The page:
Angelo M. Codevilla

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How Civil War Ignites

by Angelo M. Codevillavia Military History in the News
Monday, August 26, 2019

On August 10, 1932, General José Sanjurjo, commander of Spain’s army and former commander of its Civil Guard, declared rebellion against Prime Minister Manuel Azaña’s government. The General treated the Prime Minister as a Leftist enemy, and the Prime Minister treated the General as a monarchist enemy. Both were correct. Both were trying to use the government to harm their least favorite causes and people. The rebellion failed. The General was condemned to death, but only exiled. The level of mutual hate was yet insufficient for civil war. That changed.

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The Power Of Retreat

by Angelo M. Codevillavia Military History in the News
Monday, August 19, 2019

On August 18, 1812, General Mikhail Kutuzov, 67 years old, took command of Russia’s army, which had been forced to retreat as Napoleon’s Grande Armée, the world’s best fighting force and three times its size, advanced into Russia. Destroying the Russian army was Napoleon’s objective. Preserving it had become the Russians’ proximate objective. 

Analysis and Commentary

Deus Vincit

by Angelo M. Codevillavia Military History in the News
Friday, August 16, 2019

On August 6, 1682, the Ottoman Empire, at the height of its power, declared war on the Holy Roman Empire. Muslim domination of Europe extended from the Balkans northward through Hungary and reached into Poland. Westward, only Habsburg Vienna barred the way. Louis XIV, for his own reasons, preferred dealing with the Ottomans rather than with the Habsburgs. Were the Muslims to have been victorious, they might have ruled from the Mediterranean to the Baltic.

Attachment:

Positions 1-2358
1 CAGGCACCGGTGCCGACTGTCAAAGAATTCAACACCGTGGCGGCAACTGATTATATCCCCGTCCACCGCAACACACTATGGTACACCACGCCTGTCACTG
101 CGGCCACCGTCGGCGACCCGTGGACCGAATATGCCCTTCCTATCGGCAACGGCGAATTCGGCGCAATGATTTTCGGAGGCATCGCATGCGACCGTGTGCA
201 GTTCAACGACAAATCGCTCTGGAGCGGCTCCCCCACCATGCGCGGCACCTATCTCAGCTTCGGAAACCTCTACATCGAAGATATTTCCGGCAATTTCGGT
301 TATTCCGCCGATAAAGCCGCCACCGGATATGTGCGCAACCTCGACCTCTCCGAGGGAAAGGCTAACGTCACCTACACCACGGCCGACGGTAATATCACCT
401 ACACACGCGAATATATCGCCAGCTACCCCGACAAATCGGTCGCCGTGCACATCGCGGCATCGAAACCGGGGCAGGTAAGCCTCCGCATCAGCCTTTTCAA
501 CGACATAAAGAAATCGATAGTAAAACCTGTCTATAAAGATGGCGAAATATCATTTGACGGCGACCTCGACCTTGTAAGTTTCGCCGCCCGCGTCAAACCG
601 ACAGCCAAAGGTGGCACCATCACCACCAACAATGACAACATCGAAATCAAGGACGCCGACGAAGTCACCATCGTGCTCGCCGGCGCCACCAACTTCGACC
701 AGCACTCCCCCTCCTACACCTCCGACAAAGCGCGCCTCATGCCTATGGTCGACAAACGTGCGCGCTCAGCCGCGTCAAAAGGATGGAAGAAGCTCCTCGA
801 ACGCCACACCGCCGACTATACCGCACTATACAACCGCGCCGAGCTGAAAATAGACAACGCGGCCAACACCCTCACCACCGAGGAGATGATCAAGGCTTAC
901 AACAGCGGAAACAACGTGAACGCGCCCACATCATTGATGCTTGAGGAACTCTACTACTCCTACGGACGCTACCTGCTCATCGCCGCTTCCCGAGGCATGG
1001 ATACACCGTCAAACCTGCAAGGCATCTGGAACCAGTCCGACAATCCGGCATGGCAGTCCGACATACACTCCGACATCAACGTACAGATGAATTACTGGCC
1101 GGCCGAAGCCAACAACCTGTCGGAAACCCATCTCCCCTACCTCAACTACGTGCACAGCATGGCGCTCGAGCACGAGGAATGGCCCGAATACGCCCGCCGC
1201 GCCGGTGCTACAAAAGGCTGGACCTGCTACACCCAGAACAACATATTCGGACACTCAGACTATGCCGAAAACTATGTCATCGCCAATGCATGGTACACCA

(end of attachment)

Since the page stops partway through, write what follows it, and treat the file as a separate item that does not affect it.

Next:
Analysis and Commentary

Poland: Caught In The Crosshairs

by Angelo M. Codevillavia Military History in the News
Tuesday, August 13, 2019

On August 1, 1944, the Polish Home Army rose against Warsaw’s German occupiers. The Soviet Red Army, in force on the Vistula’s eastern bank, had told the Poles that it would attack the Germans as soon as they rose. Instead, the Russians stood by as the Germans killed virtually all 16,000 Polish fighters along with some 200,000 civilians, and destroyed old Warsaw. Germans and Russians faced each other at that location consequent to the Molotov–Ribbentrop Pact of August 1939, in which the two had effectively jointly erased Poland from the map. 

Featured CommentaryAnalysis and Commentary

Israel’s Narrow Path To Peace

by Angelo M. Codevillavia Strategika
Wednesday, May 29, 2019

Pitilessly, the past quarter century’s events have dismissed the hopes for peace with the Arabs that Israeli diplomats, often accompanied by U.S. counterparts, detailed to the world in 1993 as they explained the concessions they had finalized in Oslo. Previously, they had treated Yasser Arafat’s Palestine Liberation Organization as a terrorist organization to be marginalized if not destroyed. The list of its outrages, from bombing school buses and airports to murdering Olympic athletes, spoke for itself. In 1982, the U.S. saved the PLO from imminent destruction by an Israeli and Lebanese alliance, and sustained it in supervised exile in Tunisia.